Mike Morton picks up the Umarex Beretta 92 FS and finds a solid handgun that was built to last – while having a blast
Firearms manufactured by Fabbrica d’Armi Pietro Beretta are used all around the world by civilian, law enforcement and military shooters, with the Beretta 92 FS being one of the company’s most successful handguns.
This pistol has been in production for more than a quarter of a century, and Umarex has had its own version of the FS in its CO2-powered inventory for well over a decade.
So the Umarex FS is a bit of an oldie, but is it a goodie? Grab any modern CO2 handgun and it’ll quite possibly be a BB-firing blowback – Umarex even has a blowback rendition of the US military version of the Beretta 92 called the M9A3 (see Airgun Shooter issue 113). The Beretta 92 FS, on the other hand, fires .177 pellets from a simple but efficient rotary magazine, with no blowback action at all.
Instead, the gun is decidedly old school, coming in a clamshell case with two eight-shot rotary magazines and a tool for adjusting windage on the rear sight.
But in this case, old school means precision engineering and high quality. Pick up the 92 FS and you’ll be amazed by how it looks and feels – the quality really is first-rate, with a uniform finish and a precise fit of all components. The magazine is a doddle to use too, but more on that later. Action CO2 guns don’t come much better than this.
While original production models were in blued steel, post-1985 versions of the 9×19mm Parabellum powder-burner feature a matt black finish called Bruniton, and the Umarex model seen here follows suit, with an expertly and evenly applied all-black finish.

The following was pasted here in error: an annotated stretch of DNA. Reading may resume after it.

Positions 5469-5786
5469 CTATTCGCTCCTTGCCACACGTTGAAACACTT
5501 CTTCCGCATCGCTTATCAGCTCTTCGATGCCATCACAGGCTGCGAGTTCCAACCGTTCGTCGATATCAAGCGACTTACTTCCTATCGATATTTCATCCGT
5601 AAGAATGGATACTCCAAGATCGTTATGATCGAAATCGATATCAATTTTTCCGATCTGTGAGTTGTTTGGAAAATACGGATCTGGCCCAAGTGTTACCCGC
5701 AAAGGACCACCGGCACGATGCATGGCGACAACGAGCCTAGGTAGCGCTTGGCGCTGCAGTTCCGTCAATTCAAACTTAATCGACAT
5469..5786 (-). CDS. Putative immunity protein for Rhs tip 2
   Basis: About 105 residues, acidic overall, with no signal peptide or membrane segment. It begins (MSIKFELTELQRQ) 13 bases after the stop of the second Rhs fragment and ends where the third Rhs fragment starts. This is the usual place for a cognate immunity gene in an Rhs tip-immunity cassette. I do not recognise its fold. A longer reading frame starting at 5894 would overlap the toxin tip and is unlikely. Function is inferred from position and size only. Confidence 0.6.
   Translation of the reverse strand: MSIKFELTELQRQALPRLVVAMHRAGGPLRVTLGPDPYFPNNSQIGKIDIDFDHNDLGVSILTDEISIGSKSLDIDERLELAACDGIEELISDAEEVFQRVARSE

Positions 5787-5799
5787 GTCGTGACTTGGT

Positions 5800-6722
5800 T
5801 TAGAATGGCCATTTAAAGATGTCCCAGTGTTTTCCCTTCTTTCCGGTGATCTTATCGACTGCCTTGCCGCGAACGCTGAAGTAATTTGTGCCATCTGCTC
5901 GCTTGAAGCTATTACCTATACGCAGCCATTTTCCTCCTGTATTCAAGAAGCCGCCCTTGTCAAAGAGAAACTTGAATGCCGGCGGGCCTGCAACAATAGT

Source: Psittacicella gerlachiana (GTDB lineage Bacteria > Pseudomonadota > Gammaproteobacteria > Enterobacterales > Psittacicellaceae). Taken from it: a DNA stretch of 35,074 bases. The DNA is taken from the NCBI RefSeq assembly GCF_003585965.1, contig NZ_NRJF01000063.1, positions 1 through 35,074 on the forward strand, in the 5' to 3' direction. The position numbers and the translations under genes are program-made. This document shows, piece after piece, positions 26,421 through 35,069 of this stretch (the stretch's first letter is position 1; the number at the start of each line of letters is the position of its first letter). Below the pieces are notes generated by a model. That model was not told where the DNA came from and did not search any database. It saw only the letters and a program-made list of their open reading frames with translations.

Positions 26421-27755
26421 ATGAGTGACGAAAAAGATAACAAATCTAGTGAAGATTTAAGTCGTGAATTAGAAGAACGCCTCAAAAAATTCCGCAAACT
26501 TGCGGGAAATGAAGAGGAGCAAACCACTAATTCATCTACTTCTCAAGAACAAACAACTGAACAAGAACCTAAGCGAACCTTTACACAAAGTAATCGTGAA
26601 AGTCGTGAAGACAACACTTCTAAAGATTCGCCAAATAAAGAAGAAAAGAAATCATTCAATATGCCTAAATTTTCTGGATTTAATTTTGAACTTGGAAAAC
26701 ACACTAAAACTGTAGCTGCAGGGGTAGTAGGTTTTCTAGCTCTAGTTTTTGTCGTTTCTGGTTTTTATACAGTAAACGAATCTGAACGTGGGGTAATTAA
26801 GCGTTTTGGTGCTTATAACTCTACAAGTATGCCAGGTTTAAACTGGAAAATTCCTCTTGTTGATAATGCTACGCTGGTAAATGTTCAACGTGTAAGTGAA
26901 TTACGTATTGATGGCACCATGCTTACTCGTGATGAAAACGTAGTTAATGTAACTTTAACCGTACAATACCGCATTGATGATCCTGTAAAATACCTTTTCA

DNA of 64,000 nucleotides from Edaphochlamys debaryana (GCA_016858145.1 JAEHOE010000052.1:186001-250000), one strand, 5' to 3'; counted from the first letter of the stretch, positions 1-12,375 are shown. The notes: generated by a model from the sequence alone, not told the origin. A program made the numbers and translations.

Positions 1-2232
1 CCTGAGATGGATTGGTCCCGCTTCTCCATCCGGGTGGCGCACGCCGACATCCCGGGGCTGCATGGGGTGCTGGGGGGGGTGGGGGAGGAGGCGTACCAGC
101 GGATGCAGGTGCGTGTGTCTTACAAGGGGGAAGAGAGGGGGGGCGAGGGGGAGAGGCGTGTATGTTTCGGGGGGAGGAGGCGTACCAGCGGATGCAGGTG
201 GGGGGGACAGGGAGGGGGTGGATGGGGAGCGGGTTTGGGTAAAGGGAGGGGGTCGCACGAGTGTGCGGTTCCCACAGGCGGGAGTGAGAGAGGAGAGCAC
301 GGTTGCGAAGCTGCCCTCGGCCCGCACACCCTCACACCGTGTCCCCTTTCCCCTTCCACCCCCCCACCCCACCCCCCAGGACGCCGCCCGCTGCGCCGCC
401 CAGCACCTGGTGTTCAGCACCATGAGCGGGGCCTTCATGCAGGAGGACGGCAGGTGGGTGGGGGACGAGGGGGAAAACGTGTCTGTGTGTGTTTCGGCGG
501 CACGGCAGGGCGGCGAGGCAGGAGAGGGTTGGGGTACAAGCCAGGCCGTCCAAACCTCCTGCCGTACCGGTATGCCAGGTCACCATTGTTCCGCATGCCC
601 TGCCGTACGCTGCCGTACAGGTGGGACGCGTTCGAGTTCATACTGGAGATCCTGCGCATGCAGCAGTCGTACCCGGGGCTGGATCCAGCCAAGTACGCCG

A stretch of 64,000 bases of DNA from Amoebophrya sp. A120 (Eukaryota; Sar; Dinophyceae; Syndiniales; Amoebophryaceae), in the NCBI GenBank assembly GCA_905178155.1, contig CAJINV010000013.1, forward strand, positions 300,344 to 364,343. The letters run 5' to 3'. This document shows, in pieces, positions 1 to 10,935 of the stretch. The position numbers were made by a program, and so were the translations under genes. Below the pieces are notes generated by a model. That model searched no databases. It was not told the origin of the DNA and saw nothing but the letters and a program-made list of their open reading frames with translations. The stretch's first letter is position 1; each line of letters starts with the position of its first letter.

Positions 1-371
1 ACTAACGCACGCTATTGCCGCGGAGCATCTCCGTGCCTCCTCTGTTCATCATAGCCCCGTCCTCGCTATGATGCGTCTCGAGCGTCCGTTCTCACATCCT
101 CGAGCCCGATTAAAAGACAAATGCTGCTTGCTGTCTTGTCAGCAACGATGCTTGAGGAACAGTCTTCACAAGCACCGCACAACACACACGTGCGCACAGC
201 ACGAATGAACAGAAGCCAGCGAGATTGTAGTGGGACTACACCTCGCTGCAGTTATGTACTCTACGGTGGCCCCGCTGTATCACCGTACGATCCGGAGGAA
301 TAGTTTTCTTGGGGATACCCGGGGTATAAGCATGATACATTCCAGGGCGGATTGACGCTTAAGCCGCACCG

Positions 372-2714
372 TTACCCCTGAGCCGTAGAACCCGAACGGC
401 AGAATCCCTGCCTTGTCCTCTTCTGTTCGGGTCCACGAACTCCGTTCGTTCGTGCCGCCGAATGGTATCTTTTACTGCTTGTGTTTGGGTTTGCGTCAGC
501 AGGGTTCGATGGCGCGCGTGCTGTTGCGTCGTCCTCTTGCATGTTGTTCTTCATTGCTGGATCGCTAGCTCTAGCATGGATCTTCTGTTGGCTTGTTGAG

If you don’t want to go back to black, the 92 FS is also available in satin nickel-plated and polished chrome finishes, with optional wooden grips too.
Being all-metal apart from the grips, the Umarex Beretta 92 FS is often described as being a heavy gun, but how heavy is heavy? And how heavy is this pellet-pusher compared with the original? The gun itself weighs 1,260 grams unloaded.
The magazine holds eight pellets, weighing around eight grains each, or four grams in total, giving a loaded weight of 1,264 grams – and that’s not taking into account the weight of the CO2 capsule and magazine.
In contrast, the Beretta 92 FS in 9x19mm Parabellum weighs 945 grams unloaded. A typical modern Parabellum cartridge weighs 182 grains, or 11.79 grams, and the gun can hold 15 rounds, adding 177 grams for an overall weight of 1,122 grams. So the Umarex gun is slightly heavier than the original, meaning the handling of both guns is very similar.
The 92 FS takes a single 12 gram CO2 capsule that sits in a well inside the grip. Push the grip release button on the left of the gun and the right-hand grip will pop off, after which you can swing open the cartridge lock, which works on a camming principle, and looks like the bottom of the 9x19mm magazine.
With a capsule inserted, wind out the brass cartridge screw until it makes contact with the capsule, then close the cartridge lock.